Tell the truth … the whole truth

It’s like the end-of-term report – they are the frontline in telling you whether you’ve done a good job or not. And who else tells the directors?

They might not feel constrained to be respectful; nonetheless they have a job to do. And that job is to decide whether to recommend their clients to buy, hold or sell your shares – and their firms get no commission on a hold. In order to do that they need to assess your prospects, to make a forecast. And part of their deliberations will be about how well management is doing its job.

The best way to deal with this is to help them with their forecasting.

You can get away with minimal disclosure – you won’t go to jail – but don’t expect the City to love your stock. They hate uncertainty, they hate weasels and they loathe a cover-up.

Far better to consider what they need to know. What assumptions will they make in their models? Guide them. How should they interpret the published results for the future? Tell them. What is the strategy for the longer-term? Share it. What are the problems? Come clean.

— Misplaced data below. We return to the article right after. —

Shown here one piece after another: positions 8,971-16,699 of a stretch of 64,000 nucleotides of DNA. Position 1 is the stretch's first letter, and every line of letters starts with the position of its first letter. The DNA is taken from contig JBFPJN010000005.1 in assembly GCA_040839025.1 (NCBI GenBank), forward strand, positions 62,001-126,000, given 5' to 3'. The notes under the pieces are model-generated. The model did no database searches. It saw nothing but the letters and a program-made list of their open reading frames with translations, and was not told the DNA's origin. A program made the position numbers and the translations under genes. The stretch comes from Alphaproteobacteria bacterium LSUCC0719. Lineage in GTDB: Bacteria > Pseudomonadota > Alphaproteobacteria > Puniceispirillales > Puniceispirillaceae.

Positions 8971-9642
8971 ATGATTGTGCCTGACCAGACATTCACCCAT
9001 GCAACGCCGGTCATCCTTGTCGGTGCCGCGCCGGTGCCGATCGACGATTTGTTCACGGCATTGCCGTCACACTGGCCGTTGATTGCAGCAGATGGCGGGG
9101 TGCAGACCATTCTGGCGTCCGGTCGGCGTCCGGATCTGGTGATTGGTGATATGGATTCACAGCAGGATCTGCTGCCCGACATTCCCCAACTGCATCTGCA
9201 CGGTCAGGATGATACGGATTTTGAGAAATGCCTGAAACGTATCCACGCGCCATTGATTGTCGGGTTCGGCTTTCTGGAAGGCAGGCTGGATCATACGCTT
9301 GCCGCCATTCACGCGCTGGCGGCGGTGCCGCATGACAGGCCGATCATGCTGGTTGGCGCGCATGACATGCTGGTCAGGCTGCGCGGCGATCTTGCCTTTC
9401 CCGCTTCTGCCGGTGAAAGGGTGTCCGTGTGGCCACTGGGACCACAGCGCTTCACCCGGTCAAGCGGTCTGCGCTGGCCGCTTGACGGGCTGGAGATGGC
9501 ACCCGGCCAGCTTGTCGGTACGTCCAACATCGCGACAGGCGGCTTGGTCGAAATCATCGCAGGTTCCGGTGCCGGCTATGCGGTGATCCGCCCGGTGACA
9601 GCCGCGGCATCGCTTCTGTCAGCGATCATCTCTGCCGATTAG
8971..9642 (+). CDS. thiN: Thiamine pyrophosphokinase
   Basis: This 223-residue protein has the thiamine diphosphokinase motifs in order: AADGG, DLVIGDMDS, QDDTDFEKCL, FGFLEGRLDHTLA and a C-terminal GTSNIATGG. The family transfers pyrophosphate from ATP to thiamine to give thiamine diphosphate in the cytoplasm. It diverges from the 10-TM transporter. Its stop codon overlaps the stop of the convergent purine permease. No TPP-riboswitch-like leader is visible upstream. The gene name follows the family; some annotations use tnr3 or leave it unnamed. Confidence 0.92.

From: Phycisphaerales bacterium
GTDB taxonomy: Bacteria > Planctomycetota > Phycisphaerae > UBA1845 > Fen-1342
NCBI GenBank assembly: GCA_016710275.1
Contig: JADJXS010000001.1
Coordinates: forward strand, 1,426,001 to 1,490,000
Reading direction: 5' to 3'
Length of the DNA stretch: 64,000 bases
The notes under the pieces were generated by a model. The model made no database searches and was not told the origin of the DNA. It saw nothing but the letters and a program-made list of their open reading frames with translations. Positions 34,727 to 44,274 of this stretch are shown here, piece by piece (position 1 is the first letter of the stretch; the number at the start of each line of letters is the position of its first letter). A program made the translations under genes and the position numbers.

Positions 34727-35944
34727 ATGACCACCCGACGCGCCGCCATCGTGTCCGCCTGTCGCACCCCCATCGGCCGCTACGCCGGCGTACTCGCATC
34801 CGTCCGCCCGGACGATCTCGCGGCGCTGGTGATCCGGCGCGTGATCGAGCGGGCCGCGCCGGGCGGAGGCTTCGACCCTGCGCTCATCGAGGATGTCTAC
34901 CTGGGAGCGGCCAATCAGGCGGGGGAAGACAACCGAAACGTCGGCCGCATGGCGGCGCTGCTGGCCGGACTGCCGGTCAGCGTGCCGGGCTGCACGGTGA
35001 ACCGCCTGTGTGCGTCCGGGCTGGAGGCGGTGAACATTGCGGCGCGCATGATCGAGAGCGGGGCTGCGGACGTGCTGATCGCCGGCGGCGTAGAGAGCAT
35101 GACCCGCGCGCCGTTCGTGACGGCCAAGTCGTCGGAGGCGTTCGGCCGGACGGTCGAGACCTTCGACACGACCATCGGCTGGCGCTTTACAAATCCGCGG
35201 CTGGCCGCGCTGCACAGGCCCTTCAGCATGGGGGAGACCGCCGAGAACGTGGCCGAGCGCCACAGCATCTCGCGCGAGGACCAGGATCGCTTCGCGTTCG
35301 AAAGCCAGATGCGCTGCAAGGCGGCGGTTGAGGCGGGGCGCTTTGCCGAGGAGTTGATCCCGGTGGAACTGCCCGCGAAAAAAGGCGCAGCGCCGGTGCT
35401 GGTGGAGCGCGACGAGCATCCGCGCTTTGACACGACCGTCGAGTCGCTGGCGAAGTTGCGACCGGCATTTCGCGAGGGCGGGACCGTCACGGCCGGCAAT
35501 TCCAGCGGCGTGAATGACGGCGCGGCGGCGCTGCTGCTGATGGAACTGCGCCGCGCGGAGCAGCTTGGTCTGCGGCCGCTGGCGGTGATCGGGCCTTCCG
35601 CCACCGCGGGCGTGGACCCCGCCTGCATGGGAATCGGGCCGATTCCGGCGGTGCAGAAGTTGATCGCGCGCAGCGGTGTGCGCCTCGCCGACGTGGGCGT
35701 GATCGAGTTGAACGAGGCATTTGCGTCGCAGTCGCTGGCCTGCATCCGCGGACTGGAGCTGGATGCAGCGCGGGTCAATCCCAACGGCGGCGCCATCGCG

All this investor relations disclosure, of course, does not apply only to twice-yearly results days. There are one-to-ones, site visits, lunches and special presentations for the investment community.

There is the financial press and a continual PR programme. There are the routine publications – the full and half-year accounts, Stock Exchange announcements, corrections to draft analysts’ reports, the website. And the full range of small shareholder contacts including the agm.

For all this to be effective there has to be a consistent message – the hymn sheet from which the company always sings. The truth, the whole truth and nothing but the truth is a good maxim.

The City is often accused of short termism, but that’s only if you give them no long term to go on. Most fund managers are happy to invest for the long haul. Of course you’ve got to perform but you’ve got to get the message across as well, you’ve got to be open and earn trust so that people will understand when problems arise. And they will.

So when a teenage scribbler asks an embarrassing question, have the wisdom to realise that others are probably holding off from your shares from the same uncertainty. Don’t be piqued by his cheekiness. Realise that there is something that needs fixing back at the ranch.

  • Neil Chisman is a director of several companies, a member of the Financial Reporting Council and a former finance director of Stakis and Thorn.

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